All Book Reviews
When Flavia's neighbor's dog is killed, she insists on finding the culprit.
She gets help from her neighbor, Jonathan; freed slave, Nubia; and mute beggar boy, Lupus. Together these friends explore first-century Roman life and culture while solving an intricate mystery. Details of the time period are woven into the story seamlessly. But the friendships and dialogue are timeless and relatable. Every chapter is a cliffhanger and the action is non-stop in this excellent series (The Roman Mysteries). Some violent themes may be too mature for younger readers; I recommend these fantastic reads for nine to ninety. My whole family can't put them down! You'll be glad there are seventeen sequels.
This book was interesting but took too long to wade through. I read as much of it as I could but it seemed to be repeating itself. Meh. It did make me afraid for my daughter when she eventually goes to school and has to deal with the politics and drama of girl culture. I also didn't think the portion of the book about teacher cliques was necessary, when the title implies a book about students.
I liked it. It started off a bit slow for my taste and it took awhile for me to immerse myself in its reality, but once I did I quite enjoyed it. It gets good about two thirds of the way through and has a very good ending, although I'm left with a spoiler question I won't address here, except to say, why the heck didn't she...?
i love this book i will read it again
i read the whole series it is amazing
I loved Anne of Green Gables but for some reason I just didn't get into the sequel. I'm not sure why, it just moved slowly and wasn't as adventurous, I think. I liked the portrait of a young teacher at the turn of the century. It's amazing how much has changed in that regard, and I did enjoy the ending.
I started out giving this book 4 stars - it is a fascinating inside look at this author's hospitalization for a rare autoimmune disorder which caused her complete memory loss of the time she was ill and could have eventually led to her death had her doctor given up on her.
The more I think about this book, however, the more I liked it - I've found myself talking about it with friends and family over the past few days and marveling at this author's tenacity on recreating her "month of madness" through interviews and tapes. I feel this is a wonderful and well-written book, not only of one woman's experiences with an illness that displayed itself so quickly and violently, but a fascinating look into our brains and how they work (or don't work).
In my opinion this is the best out of the whole series!!!!!!!
Amazing. This book was one of the best I've read, and boy have i read a lot.
The exquisite language combined with the beutiful imagery makes this book amazing.
Basically, this book takes place in a small mondern-day virginia town. There are two main characters, but at least 5 other characters that opinions feature in the book.
"Blue Sargent, the daughter of the town psychic in Henrietta, Virginia, has been told for as long as she can remember that if she ever kisses her true love, he will die. But she is too practical to believe in things like true love. Her policy is to stay away from the rich boys at the prestigious Aglionby Academy. The boys there — known as Raven Boys — can only mean trouble."
Now, i know what your thinking. ROMANCE BLEH. But really, there's really not that much romance in the book. Blue doesn't even have a legit boyfriend, she's just dating a guy, and they don't even kiss =). So that's good.
The book is more of a mystery suspence thing. but it's awesome. SERIOUSLY, stop reading this, and go pick up that book. Trust me.
You won't regret it.
Franz Wisner was dumped at the altar, but his honeymoon was already paid for. In an attempt to cheer himself up, he takes his younger brother, Kurt, on his "honeymoon" to Costa Rica, and the two brothers connect in a way that they hadn't as adults. Upon their return from Costa Rica, Franz and Kurt decide to quit their jobs, sell their houses, and embark on a year long trip around the world, and this book tells of the adventures. Part travelogue, part relationship story, after finishing this book I called my sister to try to convince her that we, too, could quit our jobs, travel the world, and become better friends!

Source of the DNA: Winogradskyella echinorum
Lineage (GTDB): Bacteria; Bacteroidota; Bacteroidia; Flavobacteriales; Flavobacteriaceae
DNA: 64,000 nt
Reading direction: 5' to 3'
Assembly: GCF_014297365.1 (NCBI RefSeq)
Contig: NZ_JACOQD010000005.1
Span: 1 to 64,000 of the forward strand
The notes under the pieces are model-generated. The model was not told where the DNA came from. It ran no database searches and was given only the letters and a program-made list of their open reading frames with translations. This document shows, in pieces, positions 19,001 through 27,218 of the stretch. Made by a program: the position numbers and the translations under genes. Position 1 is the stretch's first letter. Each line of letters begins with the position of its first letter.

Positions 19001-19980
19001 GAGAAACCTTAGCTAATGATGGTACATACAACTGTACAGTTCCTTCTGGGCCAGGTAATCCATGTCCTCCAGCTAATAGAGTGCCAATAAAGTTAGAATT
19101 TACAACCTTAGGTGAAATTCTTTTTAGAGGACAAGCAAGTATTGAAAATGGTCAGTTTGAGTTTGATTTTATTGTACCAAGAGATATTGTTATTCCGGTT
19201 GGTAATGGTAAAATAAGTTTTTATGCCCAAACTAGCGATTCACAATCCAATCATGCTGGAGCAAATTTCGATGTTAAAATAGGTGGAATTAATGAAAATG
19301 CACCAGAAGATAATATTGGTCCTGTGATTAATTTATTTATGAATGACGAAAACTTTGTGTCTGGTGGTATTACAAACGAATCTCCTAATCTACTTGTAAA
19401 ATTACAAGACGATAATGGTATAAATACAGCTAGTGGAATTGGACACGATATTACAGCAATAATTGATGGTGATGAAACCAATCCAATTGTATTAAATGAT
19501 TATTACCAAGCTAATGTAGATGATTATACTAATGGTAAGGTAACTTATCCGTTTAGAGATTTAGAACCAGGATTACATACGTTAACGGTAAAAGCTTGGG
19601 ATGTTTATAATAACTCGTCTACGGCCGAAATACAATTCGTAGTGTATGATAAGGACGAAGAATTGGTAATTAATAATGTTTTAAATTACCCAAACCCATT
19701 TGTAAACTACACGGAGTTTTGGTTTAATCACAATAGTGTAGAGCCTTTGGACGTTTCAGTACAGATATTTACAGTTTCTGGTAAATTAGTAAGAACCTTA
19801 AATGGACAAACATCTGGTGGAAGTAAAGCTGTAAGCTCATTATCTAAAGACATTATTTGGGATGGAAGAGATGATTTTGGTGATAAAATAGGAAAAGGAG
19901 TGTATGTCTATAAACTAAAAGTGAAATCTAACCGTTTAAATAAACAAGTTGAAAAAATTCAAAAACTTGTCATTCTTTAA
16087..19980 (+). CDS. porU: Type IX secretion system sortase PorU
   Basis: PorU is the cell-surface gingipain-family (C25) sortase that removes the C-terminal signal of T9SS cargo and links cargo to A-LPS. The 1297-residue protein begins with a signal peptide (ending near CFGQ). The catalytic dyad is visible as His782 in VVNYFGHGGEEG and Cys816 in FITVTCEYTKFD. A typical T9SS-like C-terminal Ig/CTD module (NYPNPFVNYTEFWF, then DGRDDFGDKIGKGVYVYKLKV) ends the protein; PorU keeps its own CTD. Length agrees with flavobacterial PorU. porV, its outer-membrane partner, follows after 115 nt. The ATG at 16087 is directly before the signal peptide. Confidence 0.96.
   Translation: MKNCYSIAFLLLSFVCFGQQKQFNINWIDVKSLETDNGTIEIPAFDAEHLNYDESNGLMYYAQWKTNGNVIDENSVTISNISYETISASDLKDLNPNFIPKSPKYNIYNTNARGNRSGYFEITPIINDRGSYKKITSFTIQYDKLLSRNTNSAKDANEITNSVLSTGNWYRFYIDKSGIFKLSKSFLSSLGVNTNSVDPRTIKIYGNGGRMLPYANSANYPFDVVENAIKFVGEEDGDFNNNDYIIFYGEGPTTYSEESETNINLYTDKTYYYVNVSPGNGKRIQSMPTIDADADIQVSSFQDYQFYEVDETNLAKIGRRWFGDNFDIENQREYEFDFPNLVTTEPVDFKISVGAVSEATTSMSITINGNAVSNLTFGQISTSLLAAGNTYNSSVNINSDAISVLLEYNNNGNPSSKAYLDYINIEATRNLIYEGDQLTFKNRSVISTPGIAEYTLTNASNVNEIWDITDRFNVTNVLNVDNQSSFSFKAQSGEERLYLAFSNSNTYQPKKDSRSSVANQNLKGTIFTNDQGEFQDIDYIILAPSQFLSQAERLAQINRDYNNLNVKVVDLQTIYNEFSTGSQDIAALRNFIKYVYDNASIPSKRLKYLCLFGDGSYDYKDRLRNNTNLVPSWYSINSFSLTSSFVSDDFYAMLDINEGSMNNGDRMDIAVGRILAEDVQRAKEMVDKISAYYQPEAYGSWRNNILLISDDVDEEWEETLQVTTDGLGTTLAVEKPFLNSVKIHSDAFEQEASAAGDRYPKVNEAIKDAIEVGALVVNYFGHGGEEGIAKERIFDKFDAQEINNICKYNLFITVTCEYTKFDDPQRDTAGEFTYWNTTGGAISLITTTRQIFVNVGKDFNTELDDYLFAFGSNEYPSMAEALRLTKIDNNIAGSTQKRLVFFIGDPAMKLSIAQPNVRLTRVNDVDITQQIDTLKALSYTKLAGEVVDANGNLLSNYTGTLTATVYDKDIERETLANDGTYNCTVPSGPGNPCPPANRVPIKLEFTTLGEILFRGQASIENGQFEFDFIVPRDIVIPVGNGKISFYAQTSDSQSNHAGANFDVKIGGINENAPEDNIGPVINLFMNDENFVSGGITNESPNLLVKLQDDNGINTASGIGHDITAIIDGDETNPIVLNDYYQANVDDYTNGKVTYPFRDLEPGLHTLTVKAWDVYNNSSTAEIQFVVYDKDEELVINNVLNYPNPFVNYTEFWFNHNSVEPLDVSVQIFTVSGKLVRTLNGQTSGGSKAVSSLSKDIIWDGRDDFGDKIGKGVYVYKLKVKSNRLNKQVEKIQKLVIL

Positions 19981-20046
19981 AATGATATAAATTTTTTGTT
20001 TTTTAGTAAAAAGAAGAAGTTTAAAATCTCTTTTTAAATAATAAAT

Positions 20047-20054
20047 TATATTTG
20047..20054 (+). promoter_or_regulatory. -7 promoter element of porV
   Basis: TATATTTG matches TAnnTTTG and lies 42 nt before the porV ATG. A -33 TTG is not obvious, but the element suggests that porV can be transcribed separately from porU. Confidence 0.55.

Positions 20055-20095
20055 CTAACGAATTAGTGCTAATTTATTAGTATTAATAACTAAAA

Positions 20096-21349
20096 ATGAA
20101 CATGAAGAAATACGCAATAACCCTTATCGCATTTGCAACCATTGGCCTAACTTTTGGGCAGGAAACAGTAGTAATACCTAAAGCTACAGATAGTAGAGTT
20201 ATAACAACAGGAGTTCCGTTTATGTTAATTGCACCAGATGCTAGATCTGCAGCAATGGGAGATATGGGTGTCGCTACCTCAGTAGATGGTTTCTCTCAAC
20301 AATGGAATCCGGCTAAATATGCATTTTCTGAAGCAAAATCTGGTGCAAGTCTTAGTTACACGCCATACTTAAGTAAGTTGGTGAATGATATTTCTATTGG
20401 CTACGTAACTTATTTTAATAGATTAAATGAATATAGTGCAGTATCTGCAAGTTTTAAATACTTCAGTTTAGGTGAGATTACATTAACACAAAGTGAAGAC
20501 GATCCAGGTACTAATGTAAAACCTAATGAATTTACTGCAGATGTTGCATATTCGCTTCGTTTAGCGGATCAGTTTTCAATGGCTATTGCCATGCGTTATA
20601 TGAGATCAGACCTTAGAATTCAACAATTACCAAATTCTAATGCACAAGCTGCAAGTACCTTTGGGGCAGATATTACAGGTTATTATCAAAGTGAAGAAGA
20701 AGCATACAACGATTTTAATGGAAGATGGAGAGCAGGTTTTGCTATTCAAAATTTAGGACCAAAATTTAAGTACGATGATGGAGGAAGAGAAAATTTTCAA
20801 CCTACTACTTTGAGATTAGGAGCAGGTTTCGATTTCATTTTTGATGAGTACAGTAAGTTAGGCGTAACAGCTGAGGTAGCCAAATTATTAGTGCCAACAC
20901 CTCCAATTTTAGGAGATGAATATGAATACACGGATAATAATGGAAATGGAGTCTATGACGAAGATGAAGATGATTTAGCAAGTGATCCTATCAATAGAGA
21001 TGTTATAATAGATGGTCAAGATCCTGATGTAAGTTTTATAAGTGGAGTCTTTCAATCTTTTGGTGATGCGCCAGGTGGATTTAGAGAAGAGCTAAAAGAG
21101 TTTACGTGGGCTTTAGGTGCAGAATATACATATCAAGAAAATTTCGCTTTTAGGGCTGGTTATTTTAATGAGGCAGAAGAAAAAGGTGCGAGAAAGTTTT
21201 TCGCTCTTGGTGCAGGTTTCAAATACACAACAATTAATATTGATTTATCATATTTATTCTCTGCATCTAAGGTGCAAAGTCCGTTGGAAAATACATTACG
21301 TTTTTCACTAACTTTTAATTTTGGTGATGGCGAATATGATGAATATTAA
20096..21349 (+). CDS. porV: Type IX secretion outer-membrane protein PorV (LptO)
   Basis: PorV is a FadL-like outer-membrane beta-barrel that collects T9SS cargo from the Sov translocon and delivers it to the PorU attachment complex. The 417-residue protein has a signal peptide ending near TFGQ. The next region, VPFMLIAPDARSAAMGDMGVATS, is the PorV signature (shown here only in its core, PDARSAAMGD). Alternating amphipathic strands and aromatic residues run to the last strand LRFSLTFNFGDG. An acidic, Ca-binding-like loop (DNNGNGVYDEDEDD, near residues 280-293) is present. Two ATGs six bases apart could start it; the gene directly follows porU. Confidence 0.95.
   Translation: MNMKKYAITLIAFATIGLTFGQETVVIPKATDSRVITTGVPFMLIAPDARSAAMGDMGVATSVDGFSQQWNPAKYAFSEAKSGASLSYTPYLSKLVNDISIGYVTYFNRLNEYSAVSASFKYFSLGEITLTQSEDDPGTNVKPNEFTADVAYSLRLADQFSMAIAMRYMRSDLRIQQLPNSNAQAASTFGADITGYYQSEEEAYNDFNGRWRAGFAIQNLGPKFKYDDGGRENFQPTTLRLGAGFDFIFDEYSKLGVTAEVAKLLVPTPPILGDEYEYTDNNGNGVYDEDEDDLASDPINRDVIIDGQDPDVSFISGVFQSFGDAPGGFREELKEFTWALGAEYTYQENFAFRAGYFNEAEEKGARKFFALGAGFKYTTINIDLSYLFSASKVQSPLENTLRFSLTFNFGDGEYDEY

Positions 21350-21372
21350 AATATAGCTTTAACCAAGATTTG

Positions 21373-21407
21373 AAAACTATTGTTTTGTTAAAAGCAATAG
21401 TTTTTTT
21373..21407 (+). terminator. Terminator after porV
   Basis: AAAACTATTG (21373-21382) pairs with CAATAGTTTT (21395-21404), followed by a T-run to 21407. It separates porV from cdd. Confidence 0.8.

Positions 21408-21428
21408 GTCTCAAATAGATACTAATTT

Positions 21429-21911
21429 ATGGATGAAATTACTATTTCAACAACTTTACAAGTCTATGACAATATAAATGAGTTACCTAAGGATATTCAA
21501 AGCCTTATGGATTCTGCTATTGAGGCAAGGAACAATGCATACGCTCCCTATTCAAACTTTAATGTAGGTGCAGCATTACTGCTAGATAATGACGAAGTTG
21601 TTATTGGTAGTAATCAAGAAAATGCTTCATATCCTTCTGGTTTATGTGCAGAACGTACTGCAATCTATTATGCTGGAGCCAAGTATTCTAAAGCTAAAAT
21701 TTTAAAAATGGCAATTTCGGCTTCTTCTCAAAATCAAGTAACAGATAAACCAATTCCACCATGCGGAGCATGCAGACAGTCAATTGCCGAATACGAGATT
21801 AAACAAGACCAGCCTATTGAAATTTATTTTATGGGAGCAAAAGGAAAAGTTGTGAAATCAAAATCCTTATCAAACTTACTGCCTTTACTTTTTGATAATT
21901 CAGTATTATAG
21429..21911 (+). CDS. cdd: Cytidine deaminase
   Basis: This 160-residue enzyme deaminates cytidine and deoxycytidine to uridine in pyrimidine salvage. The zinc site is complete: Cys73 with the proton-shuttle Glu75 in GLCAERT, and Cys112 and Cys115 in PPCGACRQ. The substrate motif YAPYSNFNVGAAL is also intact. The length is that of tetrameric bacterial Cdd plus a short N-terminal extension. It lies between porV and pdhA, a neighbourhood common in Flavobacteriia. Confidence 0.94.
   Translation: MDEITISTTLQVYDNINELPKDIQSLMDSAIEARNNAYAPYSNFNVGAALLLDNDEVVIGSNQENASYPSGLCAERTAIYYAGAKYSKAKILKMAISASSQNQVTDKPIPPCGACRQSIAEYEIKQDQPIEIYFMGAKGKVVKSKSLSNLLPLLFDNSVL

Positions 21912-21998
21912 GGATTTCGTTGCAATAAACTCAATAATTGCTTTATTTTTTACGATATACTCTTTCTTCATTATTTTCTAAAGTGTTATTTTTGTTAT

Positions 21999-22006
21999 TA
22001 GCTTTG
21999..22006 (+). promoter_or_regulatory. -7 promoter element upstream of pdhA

Do you long for another heart thumping thrill a minute ride similar to the Da Vinci Code? Then, you might consider this excellent book. With narrative lines from 2 different points of view that eventually meet up, this book is a conspiracy thriller with a very personal vendetta. There aren't any huge evil organizations, but there is an unknown mastermind who seems to have an uncanny knack for knowing what all the major players are up to at any given time. This hunt for a previously unknown Shakespeare manuscript is action packed and engaging. Where else will you find the worlds of academia, intellectual property law and Russian mobsters all mixing it up hoping for the big score?
This book was really wonderful! It's about a young girl who is embarrassed by the things her mother does. Then she is given a manuscript to read. It is written in Mandarin, written by her mother. She has someone translate it and is taken back to her mothers time and finds out things about her mother she never knew. This story is heart warming and full of interest. I highly recommend it.
This exciting historical mystery tale takes place in 14th century Scotland. The Prior of Oronsay, an unpopular and unsavory character, is found strangled on the beach, his mouth stuffed with sand. Muirteach, the crippled bastard son of the Prior is assigned the nearly impossible task of finding out who of the many people who had motives to end this man's life is the murderer. Susan McDuffie, in her first published novel, very successfully introduces her readers, via this suspenseful plot and surprise ending, to what is to become a series of mysteries involving the main character, Muirteach.
Don’t expect this book to be much like the movie-DO expect it to be even better! Hiccup Horrendous Haddock III does not want to be the next Chief of the Hooligan tribe, but as the chief’s son, he must. When he is only able to capture a small, toothless dragon to train, he’s sure he is doomed. But Old Wrinkly assures him “A Hero of the Future is going to have to be clever and cunning, not just a big lump with overdeveloped muscles.” Hiccup’s cleverness allows him to become the best dragon trainer ever, but is it enough to save the tribe from Seadragonus Giganticus Maximus? These nine books are hysterically funny, especially in audio, but then you’ll miss the author’s amusing illustrations-a difficult choice!